US Auto Lending Stands At $783B, Up 15% From Last Year; Average Monthly Payment For A New Car Is $459

 @angeloyoung_a.young@ibtimes.com on November 20 2013 9:02 AM
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The reception desk is shown in the showroom of the Massey-Yardley Chrysler, Dodge, Jeep and Ram automobile dealership in Plantation, Florida October 8, 2013. U.S. auto financing is up to at least a seven-year high with a total outstanding balance of $783 billion. Reuters

Automobile lending in the U.S. rose 15 percent in the third quarter over last year, to a total outstanding balance of $783 billion, according to credit information provider Experian Automotive. This is the highest rate since Experian began reporting quarterly auto financing data seven years ago.

The average monthly payment stands at $459 for a new car and $349 for a used vehicle, according to Experian data released Wednesday.

About 85 percent of all U.S. auto purchases are financed, and attractive interest rates have been luring buyers as the automotive market recovers from the 2008-2009 credit crunch caused by the banking sector’s subprime mortgage meltdown.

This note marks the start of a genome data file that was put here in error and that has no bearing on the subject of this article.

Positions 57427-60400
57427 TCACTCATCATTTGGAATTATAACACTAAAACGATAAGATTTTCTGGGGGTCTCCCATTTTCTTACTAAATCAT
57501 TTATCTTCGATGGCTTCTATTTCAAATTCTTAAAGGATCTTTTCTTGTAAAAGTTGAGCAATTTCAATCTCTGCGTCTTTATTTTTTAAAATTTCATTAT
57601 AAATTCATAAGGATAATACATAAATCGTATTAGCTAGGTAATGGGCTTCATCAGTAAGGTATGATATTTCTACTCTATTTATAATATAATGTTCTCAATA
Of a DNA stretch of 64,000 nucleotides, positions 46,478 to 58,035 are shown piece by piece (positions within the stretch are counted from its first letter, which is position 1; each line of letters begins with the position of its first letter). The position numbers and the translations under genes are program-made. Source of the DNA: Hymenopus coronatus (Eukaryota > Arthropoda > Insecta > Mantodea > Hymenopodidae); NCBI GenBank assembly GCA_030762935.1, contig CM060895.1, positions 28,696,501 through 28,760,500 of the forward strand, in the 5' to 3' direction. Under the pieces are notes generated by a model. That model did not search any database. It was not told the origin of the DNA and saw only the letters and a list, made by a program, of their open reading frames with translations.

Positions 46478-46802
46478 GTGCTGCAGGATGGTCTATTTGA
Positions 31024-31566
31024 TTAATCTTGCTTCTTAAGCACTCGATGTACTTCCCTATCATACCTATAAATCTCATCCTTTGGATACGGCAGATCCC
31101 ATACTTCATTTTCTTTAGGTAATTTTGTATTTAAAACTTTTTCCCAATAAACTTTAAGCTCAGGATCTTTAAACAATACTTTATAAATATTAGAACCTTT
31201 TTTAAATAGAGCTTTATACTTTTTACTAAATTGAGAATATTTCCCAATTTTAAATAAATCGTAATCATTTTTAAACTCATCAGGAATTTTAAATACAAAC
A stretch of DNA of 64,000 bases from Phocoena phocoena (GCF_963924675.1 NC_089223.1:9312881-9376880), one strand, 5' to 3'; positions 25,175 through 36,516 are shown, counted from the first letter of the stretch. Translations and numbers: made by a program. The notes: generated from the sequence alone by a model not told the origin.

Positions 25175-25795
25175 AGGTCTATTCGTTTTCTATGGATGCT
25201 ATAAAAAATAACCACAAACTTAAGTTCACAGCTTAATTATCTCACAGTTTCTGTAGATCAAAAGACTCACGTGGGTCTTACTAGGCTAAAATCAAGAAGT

Meanwhile, the length of time consumers are financing has grown with more six-year deals than ever before. This suggests cash-strapped consumers are trying to keep their monthly payments down at the cost of paying more in the long run.

Thirty-day loan delinquencies dropped 2.58 percent from the year-ago period, but subprime auto lending, which gives out loans to riskier borrowers at higher rates, has been growing and now represents about 16 percent of auto financing, says J.D. Power. This could help explain a third-quarter uptick in repos, to 0.62 percent from 0.4 percent.  Still, the year-to-September repo rate stands at 1.5 percent, which is down from a recent peak of 2.7 percent in 2010.

The average loan period is 65 months for new car financing. Loan terms of 72 months have grown from 22 percent in 2009 to 30 percent this year. Leasing has become more popular and now represents nearly 28 percent of all auto deliveries.

J.D. Power doesn’t expect auto financing interest rates to rise significantly until 2015.

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